DIY rapid antigen tests available at pharmacies as part of billion-dollar package to cope with COVID-19 in the community

The Government has announced that DIY rapid antigen tests will be available at pharmacies from December 15, as part of a billion-dollar package to support COVID-19 in the community. 

With more than 1500 cases self-isolating at home in Auckland, the Government is investing nearly $1 billion in testing and contact tracing, $300 million in antiviral medication, and $200 million in welfare support. 

"Delta is here so we are changing our strategy for how we deal with the virus," Health Minister Andrew Little said on Thursday.

"The vast majority of people who get COVID will have mild to moderate symptoms and won't require hospital care, but we need to make sure those recovering at home have the support and medicine they need to recover safely, and that others in the household are safe as well."

Little admitted to Newshub's Michael Morrah earlier this month that the home isolation system "wasn't ready" to cope with more than 120 daily cases of COVID-19 in the community. 

There have also been several deaths of people isolating at home. Two weeks ago, a man in his 60s was the third person to die while isolating at home with the virus in Auckland in one week. 

The mandatory isolation period for COVID-19 cases was reduced earlier this month from 14 to 10 days, while fully vaccinated close contacts only have to isolate for seven

To help the system cope, Little has announced that COVID-19 cases will be given a health pack tailored to their needs, which will be delivered within 48 hours to help them recover from the virus.

People will get initial contact from a healthcare provider within 24 hours of a positive result notification, to discuss any health, accommodation and wellbeing requirements. Household contacts will also need to isolate, so they will be supported with health advice and getting tested. 

COVID-19 cases will get a designated point of contact, most likely from a local healthcare provider, who will be responsible for looking out for their health and wellbeing needs, including making a plan for checking in regularly. 

A health assessment at day 10 will determine whether the person can safely end their time in isolation. 

To support their recovery, Little said the Government's drug-buying agency will get an extra $300 million so the purchase of COVID-19 drugs doesn't affect Pharmac's ability to keep buying medications and treatments for other conditions.

Rapid antigen tests will also be widely available at pharmacies, after the Government effectively banned them from being imported into New Zealand. It recently granted a coalition of businesses urgent approval to allow them to protect critical worksites.  

Associate Minister of Health Dr Ayesha Verrall announced a nearly $1 billion investment in testing, contact tracing and case investigation. 

"From 1 December, businesses will be able to directly source from authorised suppliers approved rapid antigen tests for use within their workforce. These tests will be more widely used across our health system, including aged residential care," she said on Thursday.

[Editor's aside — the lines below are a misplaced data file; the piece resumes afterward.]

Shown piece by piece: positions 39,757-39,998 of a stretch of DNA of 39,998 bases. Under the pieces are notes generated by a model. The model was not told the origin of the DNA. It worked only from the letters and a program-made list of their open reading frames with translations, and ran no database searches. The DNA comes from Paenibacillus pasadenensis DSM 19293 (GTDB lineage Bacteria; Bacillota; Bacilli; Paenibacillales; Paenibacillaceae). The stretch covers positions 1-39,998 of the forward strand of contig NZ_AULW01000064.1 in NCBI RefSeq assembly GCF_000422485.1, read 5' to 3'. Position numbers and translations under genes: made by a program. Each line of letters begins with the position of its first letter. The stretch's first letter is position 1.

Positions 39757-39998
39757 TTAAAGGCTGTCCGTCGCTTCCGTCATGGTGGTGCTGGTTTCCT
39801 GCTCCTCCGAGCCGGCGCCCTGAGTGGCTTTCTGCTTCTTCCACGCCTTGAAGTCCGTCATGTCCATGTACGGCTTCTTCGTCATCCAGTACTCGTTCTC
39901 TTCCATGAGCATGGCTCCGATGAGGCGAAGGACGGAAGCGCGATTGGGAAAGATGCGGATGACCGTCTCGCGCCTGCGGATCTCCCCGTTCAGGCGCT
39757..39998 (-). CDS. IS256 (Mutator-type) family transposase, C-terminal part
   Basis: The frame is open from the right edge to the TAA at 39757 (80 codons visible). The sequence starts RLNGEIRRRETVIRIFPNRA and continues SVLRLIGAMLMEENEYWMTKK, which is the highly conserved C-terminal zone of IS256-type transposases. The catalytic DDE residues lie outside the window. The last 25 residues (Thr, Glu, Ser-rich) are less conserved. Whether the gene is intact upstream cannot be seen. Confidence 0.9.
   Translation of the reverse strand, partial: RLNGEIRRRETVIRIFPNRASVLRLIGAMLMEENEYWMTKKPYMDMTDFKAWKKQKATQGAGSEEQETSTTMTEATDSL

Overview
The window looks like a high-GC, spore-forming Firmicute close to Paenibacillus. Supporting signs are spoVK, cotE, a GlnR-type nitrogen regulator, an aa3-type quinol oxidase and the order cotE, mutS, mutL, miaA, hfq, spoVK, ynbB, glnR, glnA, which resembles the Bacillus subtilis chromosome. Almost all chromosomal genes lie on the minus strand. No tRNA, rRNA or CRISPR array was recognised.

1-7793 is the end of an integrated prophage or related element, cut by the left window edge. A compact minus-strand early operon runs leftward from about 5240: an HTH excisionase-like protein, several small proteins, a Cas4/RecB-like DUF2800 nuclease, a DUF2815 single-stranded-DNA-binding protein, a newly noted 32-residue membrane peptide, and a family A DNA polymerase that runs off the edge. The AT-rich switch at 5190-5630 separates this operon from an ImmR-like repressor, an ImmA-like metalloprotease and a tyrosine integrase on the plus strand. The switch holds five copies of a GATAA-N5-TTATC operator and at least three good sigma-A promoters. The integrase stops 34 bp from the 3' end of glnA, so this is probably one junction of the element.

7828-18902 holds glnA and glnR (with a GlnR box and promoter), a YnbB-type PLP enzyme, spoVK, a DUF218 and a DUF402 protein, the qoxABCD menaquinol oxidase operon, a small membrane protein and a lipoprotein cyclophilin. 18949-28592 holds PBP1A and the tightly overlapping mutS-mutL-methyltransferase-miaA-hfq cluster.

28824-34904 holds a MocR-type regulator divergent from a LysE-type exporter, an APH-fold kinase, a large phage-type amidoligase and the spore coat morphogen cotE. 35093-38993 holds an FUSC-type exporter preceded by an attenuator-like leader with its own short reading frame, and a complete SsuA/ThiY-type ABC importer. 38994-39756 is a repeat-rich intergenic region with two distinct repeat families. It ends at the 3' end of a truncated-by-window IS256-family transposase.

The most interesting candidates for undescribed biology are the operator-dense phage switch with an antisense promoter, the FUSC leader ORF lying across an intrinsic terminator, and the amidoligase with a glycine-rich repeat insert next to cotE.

"Rapid antigen tests will also be available to the general public at pharmacies from 15 December, with tests to be administered under the supervision of pharmacy staff. A PCR test will be required to confirm any positive results."

Verrall said work is underway to expand capacity to 60,000 PCR tests per day by next year.

Next Friday, on December 3, all of New Zealand will shift to the new COVID Protection Framework, or 'traffic light' system, to replace the alert levels. Freedoms will then be determined by vaccine certificates. The Auckland border will drop on December 15, meaning COVID-19 will likely spread. 

The virus has already spread beyond Auckland despite the hard border. It's been detected in Northland, Waikato, Bay of Plenty, Christchurch, Wellington, Rotorua and Taupo. 

On Monday, November 29, the Government will announce what level each region will begin at. Vaccination rates will factor in the decision-making, except for Auckland which, despite having high levels of vaccination, is the epicentre of the outbreak, so it will start at 'red'.

Verrall said regions at 'green', the least restrictive level, will see a greater focus on surveillance testing, to quickly find any new clusters of cases. Regions at 'red' and 'orange' will have a focus on symptomatic testing and surveillance testing in high-risk settings.

And with COVID-19 disproportionately affecting low socioeconomic communities, Social Development and Employment Minister Carmel Sepuloni announced $200 million of support for locally-led welfare providers. 

"If you receive a positive test, you will be contacted by someone who will assess your needs. If you need welfare support, then [the Ministry of Social Development] will act as the coordination point for local partners, providers and community groups to deliver the support you require," she said on Thursday.

"A dedicated 0800 COVID-19 welfare support helpline will also be available to support those in isolation throughout their recovery."